So, in fact, it was the unions who refused to meet with the party that could actually attempt to undertake the negotiations the union sought to have.

    That, Tom, is all well documented in the recent media, and is not disputed as fact.

    “It must be very cosy in your little world.”

    Actually its not always that cosy – it’s the real world and sometimes things happen that I don’t really approve of. But I would rather inhabit this, real, world than the land of make believe where you appear to reside.

    Tom What A Twit (still)

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  35. slightlyrighty (2,475 comments) says:

    Tom.

    What you and others on the left fail to realise is that a single producer cannot speak for the whole industry. What producers and directors need is an organisation that can do such a deal.

    They could call it, I dunno, how about the Screen Producers and Directors Association, Yeah! SPADA!

    Of course such an organisation does exist and has been trying to deal with NZAE to update the pink book for 4 years, but NZEA had refused to meet with them, or have been unable to sort their shit out in oredr to do so, and have got some aussie shit stirrer to come in, cry foul, and not even talk to the people they should spoken to in the first place, which was SPADA.

    Jackson even directed them to SPADA.

    Why the hell open with a boycott? Where has that got us?

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  36. Inventory2 (10,337 comments) says:

    @ Tom Gould; why don’t you just accept it? The union overplayed its hand, and got badly burned. That is the plain, simple fact of the matter. And will Phil Goff break his silence any time soon?

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  37. jams (48 comments) says:

    malcolm, the SAG was quick to agree to the global boycott because they see it as a ‘Runaway Production’ Ie, American studio money being used to film a film out of their country. That is their focus at the moment, so to be able to jump on the band wagon without getting the blame is a no brainer for them.

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  38. Tom Gould (141 comments) says:

    RightNow, not really. These things tend to develop a life of their own, if set up well in the first place. The studios don’t give a rat’s ass where their movies are made. They are simply goods for sale. I have dealt with these guys, and they make no secret of their motivations. The creatives are important, and it helps to turn them into stars and geniuses, but there’s always another wannabe waiting in line. These guys invented info-tainment, for Christ’s sake. Make no mistake, this is about big bucks and industry muscle. The feeble budget for the Hobbit movies is chump change. Its only real significance is the cash they will generate next year and the year after that, to sure up the takeover deal. I guess the bhudson’s of this world can be forgiven for thinking this is about some ridiculous industrial dispute. They really have no clue. I suspect Key gets the game, and is just running it out for local advantage.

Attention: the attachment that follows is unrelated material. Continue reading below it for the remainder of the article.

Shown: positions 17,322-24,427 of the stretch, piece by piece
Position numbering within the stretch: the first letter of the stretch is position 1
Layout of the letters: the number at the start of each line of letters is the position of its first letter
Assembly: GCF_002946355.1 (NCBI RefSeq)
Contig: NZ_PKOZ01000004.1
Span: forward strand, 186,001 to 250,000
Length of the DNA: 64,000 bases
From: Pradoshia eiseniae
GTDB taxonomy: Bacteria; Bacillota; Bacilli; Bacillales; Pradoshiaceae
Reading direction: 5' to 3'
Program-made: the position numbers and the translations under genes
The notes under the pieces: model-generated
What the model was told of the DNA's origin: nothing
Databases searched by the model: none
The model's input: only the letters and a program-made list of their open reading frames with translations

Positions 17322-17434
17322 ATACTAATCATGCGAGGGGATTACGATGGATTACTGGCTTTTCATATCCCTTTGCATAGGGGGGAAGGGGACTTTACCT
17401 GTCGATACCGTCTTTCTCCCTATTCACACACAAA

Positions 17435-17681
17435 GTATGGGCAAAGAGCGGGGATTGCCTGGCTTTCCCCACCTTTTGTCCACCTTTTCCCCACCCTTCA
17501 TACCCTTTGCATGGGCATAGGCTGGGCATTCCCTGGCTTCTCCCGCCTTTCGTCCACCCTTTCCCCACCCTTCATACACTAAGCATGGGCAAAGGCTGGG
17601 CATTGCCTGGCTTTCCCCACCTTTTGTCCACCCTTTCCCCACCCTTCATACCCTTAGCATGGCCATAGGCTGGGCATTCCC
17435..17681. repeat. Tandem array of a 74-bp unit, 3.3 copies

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  39. bhudson (4,740 comments) says:

    “I guess the bhudson’s of this world can be forgiven for thinking this is about some ridiculous industrial dispute. They really have no clue.”

    No Tom. You are the one without a clue. All of your assertions have been shot down with simple facts.

    Here’s another, repeated again, seeing as you still wish to bang on about a studio set up:

    If the unions had agreed the original, reasonable terms, the deal would have been locked in and no other incentives required.

    Not the evil capitalist barons Tom. The unions. Timing is everything in a commercial deal. The union tried to take a chance against a reasonable offer and they have burned us all. The unions Tom. Them and them alone. No conspiracy. No collusion. No studio set up. The unions. Their fault, all of it.

    Tom you refuse to acknowledge reality. Live in your little dream world if you choose, but don’t expect others to join you.

    Tom What A Twit (still)

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  40. slightlyrighty (2,475 comments) says:

    Tom.

    You should be writing for Peter Jackson.